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Mindfulness: Spring Clean Your Mind

By: Kim Sudol, CERF+ Senior Administrative Manager
All photos by Kim Sudol

It’s safe to say that spring has finally arrived. In Vermont, this means temperatures rise as snow melts, unveiling not only sprouting flowers and budding trees but also revealing all the garbage that was concealed by snow cover. This season is like a wellness metaphor. It’s a reminder of the growth potential and blossoms ahead, but also highlights the necessity of clearing out the trash in order to embrace transformation, with an unspoken sense of urgency.

There are many ways to engage in wellness activities, but one way to really fertilize your practice is to add mindfulness to it. This word mindfulness has been gaining momentum in recent years. I remember hearing the term when mindful learning was introduced as part of the curriculum to my middle school children, likely as a response to challenges brought on by the pandemic. Slowly this word has infiltrated my world as what seemed like a descriptor for many different things: mindful meditation, mindful yoga, mindful eating, mindful walking…the list goes on.

I didn’t think about why being mindful when doing these things was so important until recently while listening to a podcast. As the discussion evolved it became increasingly clear that the act of being mindful was not the descriptor; it was the differentiator.

So, what exactly is mindfulness? Mindfulness is being fully present in the moment, free from burdens of the past or concerns about the future. For anyone who is familiar with the teachings of Ram Dass, mindfulness is his message from the 70’s: Be Here Now. Yet, as simple as it sounds, practicing mindfulness can be remarkably challenging.

The benefits of regular mindfulness practice extend far beyond relaxation; they positively impact both the brain and body. From emotional regulation and nervous system balance to enhanced focus, attention, and memory, mindfulness offers a multitude of advantages. Studies have also shown its efficacy in managing chronic pain, hypertension, and insomnia. Even dedicating just 10 minutes a day to mindfulness can yield significant changes in our cognitive abilities and overall well-being.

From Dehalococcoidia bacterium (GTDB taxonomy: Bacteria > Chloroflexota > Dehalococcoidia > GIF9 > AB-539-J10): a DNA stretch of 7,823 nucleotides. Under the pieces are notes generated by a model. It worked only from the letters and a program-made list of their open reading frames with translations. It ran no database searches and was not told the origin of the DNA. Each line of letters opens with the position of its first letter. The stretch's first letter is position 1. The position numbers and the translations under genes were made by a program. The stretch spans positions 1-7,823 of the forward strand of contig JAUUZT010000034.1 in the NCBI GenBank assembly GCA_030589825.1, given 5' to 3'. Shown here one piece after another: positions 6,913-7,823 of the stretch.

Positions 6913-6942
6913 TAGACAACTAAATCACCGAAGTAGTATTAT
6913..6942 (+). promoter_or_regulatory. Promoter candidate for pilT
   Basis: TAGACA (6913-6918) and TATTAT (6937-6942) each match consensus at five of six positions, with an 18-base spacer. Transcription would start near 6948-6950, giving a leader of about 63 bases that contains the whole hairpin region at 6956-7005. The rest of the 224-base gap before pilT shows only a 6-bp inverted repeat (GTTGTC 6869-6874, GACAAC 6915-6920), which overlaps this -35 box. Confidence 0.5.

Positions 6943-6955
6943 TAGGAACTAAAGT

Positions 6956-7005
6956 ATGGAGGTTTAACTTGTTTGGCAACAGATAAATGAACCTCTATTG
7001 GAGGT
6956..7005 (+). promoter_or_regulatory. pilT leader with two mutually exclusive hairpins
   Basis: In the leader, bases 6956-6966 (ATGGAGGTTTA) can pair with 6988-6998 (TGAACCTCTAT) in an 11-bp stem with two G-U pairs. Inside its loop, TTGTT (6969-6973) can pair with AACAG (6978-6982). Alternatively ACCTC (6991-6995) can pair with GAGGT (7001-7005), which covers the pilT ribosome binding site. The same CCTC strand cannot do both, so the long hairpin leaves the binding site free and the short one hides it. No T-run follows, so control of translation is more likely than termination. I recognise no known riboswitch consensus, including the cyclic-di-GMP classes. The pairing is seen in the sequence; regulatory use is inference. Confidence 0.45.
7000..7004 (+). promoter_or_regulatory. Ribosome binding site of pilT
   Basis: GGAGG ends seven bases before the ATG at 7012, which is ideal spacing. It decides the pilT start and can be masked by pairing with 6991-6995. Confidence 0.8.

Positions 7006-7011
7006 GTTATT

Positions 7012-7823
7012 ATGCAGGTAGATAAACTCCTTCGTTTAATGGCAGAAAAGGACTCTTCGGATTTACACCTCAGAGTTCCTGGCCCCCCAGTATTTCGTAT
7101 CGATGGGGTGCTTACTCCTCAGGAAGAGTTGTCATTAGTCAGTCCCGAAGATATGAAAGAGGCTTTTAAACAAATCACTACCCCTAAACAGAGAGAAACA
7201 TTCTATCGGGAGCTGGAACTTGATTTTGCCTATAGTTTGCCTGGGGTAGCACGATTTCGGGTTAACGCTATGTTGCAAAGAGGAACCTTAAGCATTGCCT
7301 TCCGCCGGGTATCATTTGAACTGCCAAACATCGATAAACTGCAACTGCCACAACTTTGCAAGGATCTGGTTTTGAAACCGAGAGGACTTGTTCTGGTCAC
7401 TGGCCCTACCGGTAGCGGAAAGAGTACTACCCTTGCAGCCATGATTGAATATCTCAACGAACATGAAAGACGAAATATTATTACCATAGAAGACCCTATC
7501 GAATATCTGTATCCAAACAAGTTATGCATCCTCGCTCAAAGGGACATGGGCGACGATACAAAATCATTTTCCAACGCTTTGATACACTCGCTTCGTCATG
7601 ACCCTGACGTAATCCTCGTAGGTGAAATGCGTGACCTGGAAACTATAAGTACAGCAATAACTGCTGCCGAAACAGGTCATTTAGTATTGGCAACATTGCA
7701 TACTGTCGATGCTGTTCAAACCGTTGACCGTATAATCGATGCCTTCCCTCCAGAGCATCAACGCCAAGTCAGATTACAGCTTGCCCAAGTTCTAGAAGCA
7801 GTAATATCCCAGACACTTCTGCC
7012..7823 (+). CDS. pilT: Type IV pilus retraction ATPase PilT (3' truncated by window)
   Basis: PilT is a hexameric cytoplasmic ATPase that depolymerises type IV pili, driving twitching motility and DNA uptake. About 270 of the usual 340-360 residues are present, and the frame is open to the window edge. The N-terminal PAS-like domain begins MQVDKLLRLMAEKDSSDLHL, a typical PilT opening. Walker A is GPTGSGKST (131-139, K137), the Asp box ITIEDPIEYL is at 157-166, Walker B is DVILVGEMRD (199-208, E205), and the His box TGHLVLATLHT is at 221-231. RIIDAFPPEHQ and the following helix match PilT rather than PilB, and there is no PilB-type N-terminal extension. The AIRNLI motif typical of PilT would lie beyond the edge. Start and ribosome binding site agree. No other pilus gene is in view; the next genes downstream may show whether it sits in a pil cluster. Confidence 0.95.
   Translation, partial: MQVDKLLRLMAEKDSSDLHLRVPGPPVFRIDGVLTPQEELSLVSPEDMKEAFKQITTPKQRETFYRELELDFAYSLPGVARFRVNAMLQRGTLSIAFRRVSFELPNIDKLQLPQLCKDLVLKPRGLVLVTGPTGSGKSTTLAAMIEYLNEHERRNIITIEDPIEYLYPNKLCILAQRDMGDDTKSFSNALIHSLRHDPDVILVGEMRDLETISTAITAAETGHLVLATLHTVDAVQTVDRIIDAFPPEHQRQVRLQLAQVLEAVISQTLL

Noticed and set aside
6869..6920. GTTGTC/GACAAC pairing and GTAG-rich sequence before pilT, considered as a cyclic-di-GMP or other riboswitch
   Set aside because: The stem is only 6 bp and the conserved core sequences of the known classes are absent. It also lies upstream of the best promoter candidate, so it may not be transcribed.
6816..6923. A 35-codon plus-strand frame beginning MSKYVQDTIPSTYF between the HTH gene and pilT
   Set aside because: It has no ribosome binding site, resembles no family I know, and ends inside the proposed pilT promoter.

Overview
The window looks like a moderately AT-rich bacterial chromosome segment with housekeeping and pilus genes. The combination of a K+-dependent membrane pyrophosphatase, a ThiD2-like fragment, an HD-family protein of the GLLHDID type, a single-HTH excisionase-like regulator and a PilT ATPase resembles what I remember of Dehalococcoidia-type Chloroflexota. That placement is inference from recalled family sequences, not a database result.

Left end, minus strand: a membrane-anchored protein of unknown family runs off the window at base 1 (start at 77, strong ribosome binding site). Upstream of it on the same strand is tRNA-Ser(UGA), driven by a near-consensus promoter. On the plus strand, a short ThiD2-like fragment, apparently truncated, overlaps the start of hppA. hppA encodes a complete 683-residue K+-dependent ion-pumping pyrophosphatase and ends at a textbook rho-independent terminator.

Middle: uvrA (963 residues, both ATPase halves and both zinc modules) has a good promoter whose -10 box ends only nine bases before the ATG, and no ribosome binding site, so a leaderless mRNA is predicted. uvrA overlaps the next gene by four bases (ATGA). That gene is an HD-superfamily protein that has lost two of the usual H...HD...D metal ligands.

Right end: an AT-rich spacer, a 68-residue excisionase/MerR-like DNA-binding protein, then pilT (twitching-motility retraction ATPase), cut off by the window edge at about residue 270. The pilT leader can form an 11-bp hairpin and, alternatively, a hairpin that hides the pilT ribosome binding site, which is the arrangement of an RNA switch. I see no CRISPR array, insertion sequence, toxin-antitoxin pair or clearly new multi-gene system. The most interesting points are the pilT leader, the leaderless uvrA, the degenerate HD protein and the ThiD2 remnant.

Good news is that you may be engaging in mindfulness without realizing it. Deep immersion in artistic creation or playful interactions with a pet or child can naturally cultivate mindfulness by anchoring us firmly in the present moment.

If you’re not sure how to incorporate mindfulness into your daily life, start by listening to your intuition. Or ask yourself what are you already doing on a daily basis that lends itself to this practice? If you walk regularly, try to be intentional about listening to the sounds around you, observing the types of vegetation or architecture on the buildings you see, and attempting to identify the smells in the air. Let go of the mental “to do” list and the earbuds.

Experiment with different techniques until you find what works best for you. And if (or when) your mind starts to wander: give attention to your intention. Some days will be better than others, but that is why it is a practice. With persistence, you’ll gradually cultivate a deeper connection with yourself and the world around you, plus your body and mind will thank you. Mindfulness isn’t just a trend; it’s a vital component of wellness. There is no better time than now.

 

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